With the advent of the 21st century, the world has witnessed an overwhelming growth in the dynamics of building construction that was not thought of earlier. The very limits of the maximum height, width, nature and capacity of buildings have been stretched. Governments and private sectors with enough money and economy are constantly planning buildings that would be unique of its kind. Architects are being asked to design such marvelous escapades that would attract the attention of all humans. In turn the engineers involved are constantly facing challenges to bring such masterpieces to life. This unique construction boom has not only led to the creation of cities in the skies, it has compelled the engineers to keep updating their construction methodologies.
THE KEY TO MODERN SKYSCRAPERS
The modern skyscrapers owe their present status to seven key factors that have revolutionized skyscraper engineering over time. They are mobility material, heat, speed, wind, earthquake and evacuation. The modernization of skyscrapers has been discussed by analyzing these seven key factors supported by seven case studies where they were first applied. These seven landmark buildings are the historic giants of the skyscraper world, at the heart of each one lies a major technological invention that allowed engineers to reach taller heights.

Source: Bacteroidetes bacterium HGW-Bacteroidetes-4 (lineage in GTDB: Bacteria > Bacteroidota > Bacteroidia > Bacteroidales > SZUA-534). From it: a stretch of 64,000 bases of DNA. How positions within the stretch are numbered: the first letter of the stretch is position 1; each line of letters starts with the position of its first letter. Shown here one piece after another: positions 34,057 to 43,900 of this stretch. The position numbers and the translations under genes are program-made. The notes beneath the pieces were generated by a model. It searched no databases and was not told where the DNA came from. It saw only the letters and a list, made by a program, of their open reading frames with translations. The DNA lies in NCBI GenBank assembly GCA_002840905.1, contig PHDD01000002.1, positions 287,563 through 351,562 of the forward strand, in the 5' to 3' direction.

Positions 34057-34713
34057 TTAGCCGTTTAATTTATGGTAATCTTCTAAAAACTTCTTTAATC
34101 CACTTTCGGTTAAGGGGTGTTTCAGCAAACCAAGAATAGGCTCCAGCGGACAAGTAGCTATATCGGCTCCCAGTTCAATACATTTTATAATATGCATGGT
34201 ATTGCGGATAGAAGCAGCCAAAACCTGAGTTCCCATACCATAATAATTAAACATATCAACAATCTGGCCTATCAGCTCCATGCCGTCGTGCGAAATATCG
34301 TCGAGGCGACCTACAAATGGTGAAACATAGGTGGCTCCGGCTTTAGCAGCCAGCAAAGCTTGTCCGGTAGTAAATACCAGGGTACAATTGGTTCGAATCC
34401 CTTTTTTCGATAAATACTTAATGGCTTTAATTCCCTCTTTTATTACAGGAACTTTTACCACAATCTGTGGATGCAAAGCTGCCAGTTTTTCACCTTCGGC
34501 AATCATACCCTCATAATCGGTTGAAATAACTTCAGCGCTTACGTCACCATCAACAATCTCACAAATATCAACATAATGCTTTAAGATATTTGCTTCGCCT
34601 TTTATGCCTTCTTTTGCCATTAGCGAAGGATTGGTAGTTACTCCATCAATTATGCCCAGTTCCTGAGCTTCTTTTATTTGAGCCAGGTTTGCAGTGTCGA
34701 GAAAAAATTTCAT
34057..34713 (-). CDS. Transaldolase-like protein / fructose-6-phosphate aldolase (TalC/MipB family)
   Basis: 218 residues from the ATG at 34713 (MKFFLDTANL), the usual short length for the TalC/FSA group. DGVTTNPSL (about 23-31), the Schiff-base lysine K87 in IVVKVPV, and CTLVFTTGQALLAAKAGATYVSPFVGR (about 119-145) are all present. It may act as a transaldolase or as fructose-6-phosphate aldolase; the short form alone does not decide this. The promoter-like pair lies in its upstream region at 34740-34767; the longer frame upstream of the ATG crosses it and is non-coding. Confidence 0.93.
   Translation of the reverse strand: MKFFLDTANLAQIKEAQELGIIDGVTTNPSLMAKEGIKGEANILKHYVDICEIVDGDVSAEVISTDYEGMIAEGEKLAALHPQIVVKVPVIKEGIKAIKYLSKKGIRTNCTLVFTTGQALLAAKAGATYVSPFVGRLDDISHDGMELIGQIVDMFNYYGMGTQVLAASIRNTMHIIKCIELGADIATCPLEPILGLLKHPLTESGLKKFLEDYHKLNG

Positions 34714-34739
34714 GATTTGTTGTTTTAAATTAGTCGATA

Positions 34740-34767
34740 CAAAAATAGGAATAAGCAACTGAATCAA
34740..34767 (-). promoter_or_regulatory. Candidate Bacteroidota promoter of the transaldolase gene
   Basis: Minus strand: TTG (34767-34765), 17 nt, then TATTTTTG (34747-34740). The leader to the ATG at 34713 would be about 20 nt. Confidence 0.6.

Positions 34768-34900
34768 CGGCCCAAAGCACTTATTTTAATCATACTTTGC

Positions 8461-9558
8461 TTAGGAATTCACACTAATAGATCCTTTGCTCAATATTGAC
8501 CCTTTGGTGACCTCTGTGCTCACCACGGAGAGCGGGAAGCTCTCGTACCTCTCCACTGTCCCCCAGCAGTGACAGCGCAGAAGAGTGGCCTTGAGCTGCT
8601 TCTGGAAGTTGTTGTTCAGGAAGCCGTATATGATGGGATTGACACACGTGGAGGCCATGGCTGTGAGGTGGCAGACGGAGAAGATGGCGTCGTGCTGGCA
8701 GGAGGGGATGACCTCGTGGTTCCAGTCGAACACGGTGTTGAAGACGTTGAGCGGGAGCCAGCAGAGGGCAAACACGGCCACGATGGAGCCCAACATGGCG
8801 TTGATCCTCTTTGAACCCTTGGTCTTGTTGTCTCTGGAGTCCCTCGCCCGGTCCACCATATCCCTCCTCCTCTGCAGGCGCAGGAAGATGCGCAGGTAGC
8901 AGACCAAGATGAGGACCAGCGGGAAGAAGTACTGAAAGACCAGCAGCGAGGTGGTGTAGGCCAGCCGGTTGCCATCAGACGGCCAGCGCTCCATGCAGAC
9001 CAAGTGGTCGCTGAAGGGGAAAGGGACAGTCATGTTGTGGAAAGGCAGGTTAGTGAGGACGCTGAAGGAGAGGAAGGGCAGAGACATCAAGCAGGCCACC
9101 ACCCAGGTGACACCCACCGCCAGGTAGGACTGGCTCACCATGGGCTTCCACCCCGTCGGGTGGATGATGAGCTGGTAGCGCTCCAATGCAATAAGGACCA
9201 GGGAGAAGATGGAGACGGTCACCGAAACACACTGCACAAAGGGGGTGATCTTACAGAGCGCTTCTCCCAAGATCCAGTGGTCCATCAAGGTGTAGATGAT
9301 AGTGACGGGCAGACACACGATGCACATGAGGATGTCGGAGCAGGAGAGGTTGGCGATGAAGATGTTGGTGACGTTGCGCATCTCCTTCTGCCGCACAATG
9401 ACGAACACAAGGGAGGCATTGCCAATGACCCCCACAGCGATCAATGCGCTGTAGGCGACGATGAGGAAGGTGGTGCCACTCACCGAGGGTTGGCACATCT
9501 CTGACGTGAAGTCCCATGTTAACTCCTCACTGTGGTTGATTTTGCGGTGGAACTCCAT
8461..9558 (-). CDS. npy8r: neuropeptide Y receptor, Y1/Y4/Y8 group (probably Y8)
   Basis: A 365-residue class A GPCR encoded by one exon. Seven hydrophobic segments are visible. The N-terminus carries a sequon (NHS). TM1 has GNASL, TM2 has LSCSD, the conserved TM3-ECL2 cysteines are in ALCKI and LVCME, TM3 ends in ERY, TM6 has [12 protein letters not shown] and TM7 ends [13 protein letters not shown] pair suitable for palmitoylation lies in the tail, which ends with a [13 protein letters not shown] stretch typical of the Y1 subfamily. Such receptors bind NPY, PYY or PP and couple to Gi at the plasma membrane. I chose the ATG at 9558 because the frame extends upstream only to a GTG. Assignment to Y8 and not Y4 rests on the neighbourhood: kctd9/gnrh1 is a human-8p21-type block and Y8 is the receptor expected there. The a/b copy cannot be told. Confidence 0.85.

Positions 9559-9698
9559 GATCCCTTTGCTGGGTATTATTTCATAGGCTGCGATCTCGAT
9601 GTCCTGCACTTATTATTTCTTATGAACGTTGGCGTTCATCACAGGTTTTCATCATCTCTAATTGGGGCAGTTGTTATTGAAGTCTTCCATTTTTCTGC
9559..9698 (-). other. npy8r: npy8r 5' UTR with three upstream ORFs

The first breakthrough in the skyscraper world first happened in the 19th century. By then the engineers were already looking up to utilize the parameter which is called height. The buildings of that time were 3 to 4 stories tall and the only means to reach the upper floors was stairs. An average human being could think of no more than 4 floors because his physical limitations wouldn’t allow to climb more by foot. The builders realized that in order to make buildings taller they have to find a way to make people climb higher.
The solution to the problem was an elevator. However the elevator of that time had a very fatal disadvantage, it was carried up by ropes and when the ropes broke nothing could stop it. The solution to this problem came from a young mechanic in Vermont Mr. Elisha G. Otis. He invented a device that could instantly stop a falling elevator. In 1854 he demonstrated his invention at the world’s fair in New York.
The device was a simple and very clever invention. The critical rope was secured by a powerful wagon spring mounted on top of the elevator. This spring was connected to a set of metal prong-on either side of the elevator, they ran along guide-rails with tenth’s along the side of the elevator, when the rope broke, the spring relaxed and forced the prongs into the teeth, locking the elevator in place.